Getting Into the Business of Biofuel
by Andrea Fox (Water Environment Federation/WEF Highlights) Most wastewater treatment plants do not support acres of sunflowers, rapeseed, or sorghum. However, a grant-funded pilot program at the Neuse River Wastewater Treatment Plant (Raleigh, N.C.) could interest some treatment plant managers in growing biofuel crops and defraying costs.
In 2010, the Biofuels Center of North Carolina (Oxford) gave the Neuse River plant a $100,000 grant to serve as a demonstration site to develop onsite oilseed production and biofuel processing. For 2 years, Neuse River has been growing grain and testing biofuel crops on the 405 ha (1000 ac) surrounding the plant.
Along with 2023 other municipal facilities in North Carolina, the plant has permits to land-apply biosolids and to use treated wastewater for irrigation. So, staff use stabilized solids as organic fertilizer and use treated wastewater for crop irrigation. While this minimizes agricultural costs, the ability to process biofuel onsite is the key to profitability, said Tim Woody, wastewater and reuse superintendent in the City of Raleigh Public Utilities Department.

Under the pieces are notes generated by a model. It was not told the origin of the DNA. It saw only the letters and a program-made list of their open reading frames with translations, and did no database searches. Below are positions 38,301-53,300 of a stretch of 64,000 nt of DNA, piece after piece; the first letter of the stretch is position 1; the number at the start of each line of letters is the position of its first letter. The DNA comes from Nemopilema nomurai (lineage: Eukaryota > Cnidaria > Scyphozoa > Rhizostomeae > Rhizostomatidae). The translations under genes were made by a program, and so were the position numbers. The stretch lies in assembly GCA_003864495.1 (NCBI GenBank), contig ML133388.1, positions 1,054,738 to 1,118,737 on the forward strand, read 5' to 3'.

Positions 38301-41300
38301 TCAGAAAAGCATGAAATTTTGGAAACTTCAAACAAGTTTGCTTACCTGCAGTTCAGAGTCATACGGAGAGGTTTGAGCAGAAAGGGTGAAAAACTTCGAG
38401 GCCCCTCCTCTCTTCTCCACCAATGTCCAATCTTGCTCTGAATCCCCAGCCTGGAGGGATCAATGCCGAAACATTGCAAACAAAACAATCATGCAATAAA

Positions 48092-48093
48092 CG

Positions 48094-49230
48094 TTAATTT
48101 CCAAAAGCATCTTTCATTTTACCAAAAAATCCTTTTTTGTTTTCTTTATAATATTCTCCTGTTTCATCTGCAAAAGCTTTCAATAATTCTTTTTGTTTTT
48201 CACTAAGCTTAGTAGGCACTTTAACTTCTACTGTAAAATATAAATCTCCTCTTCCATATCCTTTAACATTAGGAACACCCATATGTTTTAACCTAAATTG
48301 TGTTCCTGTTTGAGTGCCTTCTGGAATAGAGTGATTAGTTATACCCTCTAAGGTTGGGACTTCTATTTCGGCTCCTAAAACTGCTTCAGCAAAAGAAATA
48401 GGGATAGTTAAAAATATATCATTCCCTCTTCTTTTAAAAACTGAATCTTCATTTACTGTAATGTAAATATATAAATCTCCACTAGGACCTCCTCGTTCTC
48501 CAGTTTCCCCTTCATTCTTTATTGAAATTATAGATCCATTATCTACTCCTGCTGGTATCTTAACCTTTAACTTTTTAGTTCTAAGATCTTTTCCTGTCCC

…The oilseed system will be automated and could process 29 Mg/mo (32 ton/mo). The biofuel produced will be a component of B20 diesel blend, which contains 20% biodiesel and 80% petroleum and meets ASTM International (West Conshohocken, Pa.) fuel specifications. The fuel could provide half of the plant’s annual diesel needs of 94,625 L/yr (25,000 gal/yr) and also could help power city vehicles.
Woody has integrated biofuel processing with daily plant operations. “[It’s] a struggle for most plants with coproduction of another resource,” he said. “You need to be careful not to imbalance work schedules. We must not lose sight of the role of the wastewater operator. The time and effort needed to produce this biofuel must be a secondary effort.” READ MORE